Hepatitis C is a viral disease that leads to swelling (inflammation) of the liver
Causes, incidence, and risk factors
Hepatitis C infection is caused by the hepatitis C virus (HCV). People who may be at risk for hepatitis C are those who:
- Have been on long-term kidney dialysis
- Have regular contact with blood at work (for instance, as a health care worker)
- Have unprotected sexual contact with a person who has hepatitis C (this is much less common, but the risk is higher for those who have many sexual partners, already have a sexually transmitted disease, or are infected with HIV)
- Inject street drugs or share a needle with someone who has hepatitis C
- Received a blood transfusion before July 1992
- Received a tattoo or acupuncture with contaminated instruments (the risk is very low with licensed, commercial tattoo facilities)
- Received blood, blood products, or solid organs from a donor who has hepatitis C
- Share personal items such as toothbrushes and razors with someone who has hepatitis C (less common)
- Were born to a hepatitis C-infected mother (this occurs in about 1 out of 20 babies born to mothers with HCV, which is much less common than with hepatitis B)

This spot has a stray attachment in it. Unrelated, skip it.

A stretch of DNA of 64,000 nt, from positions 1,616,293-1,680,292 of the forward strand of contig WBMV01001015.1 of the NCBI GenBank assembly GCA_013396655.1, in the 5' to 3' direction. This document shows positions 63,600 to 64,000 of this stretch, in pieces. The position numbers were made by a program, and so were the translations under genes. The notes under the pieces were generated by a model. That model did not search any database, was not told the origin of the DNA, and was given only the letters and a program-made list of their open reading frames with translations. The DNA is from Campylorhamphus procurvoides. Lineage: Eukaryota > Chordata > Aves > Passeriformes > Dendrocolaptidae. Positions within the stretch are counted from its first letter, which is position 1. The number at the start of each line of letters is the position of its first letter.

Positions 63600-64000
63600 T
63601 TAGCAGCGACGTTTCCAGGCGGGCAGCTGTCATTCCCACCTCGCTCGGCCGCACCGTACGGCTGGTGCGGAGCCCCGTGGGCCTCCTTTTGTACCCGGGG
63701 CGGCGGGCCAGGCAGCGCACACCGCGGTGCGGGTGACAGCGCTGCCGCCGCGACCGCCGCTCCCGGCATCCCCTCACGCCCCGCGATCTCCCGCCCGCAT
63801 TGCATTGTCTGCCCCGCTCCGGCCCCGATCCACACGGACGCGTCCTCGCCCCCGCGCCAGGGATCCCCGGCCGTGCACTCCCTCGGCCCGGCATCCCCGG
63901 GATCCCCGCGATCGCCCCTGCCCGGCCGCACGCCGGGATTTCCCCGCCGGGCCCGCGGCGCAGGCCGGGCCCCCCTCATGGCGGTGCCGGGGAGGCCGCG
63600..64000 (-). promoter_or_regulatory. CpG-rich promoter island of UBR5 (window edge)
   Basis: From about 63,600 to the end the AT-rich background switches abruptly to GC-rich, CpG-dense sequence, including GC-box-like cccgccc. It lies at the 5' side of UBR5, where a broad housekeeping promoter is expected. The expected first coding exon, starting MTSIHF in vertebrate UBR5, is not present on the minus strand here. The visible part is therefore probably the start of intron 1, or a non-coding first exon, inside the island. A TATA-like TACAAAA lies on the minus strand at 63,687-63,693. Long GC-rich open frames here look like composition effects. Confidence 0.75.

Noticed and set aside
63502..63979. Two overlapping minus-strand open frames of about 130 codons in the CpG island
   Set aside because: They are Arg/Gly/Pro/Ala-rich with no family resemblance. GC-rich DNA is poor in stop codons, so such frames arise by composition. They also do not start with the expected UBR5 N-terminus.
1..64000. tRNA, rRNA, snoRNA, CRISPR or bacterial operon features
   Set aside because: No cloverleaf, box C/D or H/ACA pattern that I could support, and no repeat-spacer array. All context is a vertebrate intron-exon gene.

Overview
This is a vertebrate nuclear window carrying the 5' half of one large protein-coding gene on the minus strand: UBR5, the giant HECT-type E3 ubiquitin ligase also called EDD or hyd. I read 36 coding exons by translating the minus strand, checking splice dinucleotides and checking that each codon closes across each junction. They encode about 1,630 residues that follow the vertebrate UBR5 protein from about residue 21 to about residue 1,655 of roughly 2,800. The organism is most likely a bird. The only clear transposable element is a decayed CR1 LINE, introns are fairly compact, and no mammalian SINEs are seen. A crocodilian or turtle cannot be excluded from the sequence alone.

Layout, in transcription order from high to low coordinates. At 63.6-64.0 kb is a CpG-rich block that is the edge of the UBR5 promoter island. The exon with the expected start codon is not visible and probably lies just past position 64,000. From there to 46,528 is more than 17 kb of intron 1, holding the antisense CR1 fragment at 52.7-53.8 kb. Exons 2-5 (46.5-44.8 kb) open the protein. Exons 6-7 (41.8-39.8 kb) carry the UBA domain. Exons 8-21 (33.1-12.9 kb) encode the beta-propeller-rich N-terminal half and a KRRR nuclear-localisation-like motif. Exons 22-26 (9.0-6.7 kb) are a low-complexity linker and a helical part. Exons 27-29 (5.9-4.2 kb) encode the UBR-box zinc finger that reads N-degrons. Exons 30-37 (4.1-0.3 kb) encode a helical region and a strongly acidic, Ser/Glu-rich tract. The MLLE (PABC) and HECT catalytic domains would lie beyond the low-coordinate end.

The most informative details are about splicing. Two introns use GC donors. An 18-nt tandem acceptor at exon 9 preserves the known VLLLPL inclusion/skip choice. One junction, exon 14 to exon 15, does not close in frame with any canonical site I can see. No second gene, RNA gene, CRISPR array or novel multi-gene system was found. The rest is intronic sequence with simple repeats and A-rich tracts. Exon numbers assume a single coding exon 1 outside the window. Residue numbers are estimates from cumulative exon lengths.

Hepatitis C has an acute and chronic form. Most people who are infected with the virus develop chronic hepatitis C.
About 1.5% of the U.S. population is infected with HCV.
Most people who were recently infected with hepatitis C do not have symptoms. About 10% have jaundice that gets better.
Of people who get infected with HCV, most develop chronic HCV infection. Usually there are no symptoms.
If the infection has been present for many years, the liver may be permanently scarred, a condition called cirrhosis. In many cases, there may be no symptoms of the disease until cirrhosis has developed.
- Abdominal pain (right upper abdomen)
- Abdominal swelling (due to fluid called ascites)
- Bleeding from the esophagus or stomach (due to dilated veins in the esophagus or stomach called varices)
- Dark urine
- Loss of appetite
- Pale or clay-colored stools
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- Additional information available at: http://www.ncbi.nlm.nih.gov/pubmedhealth/PMH0001329/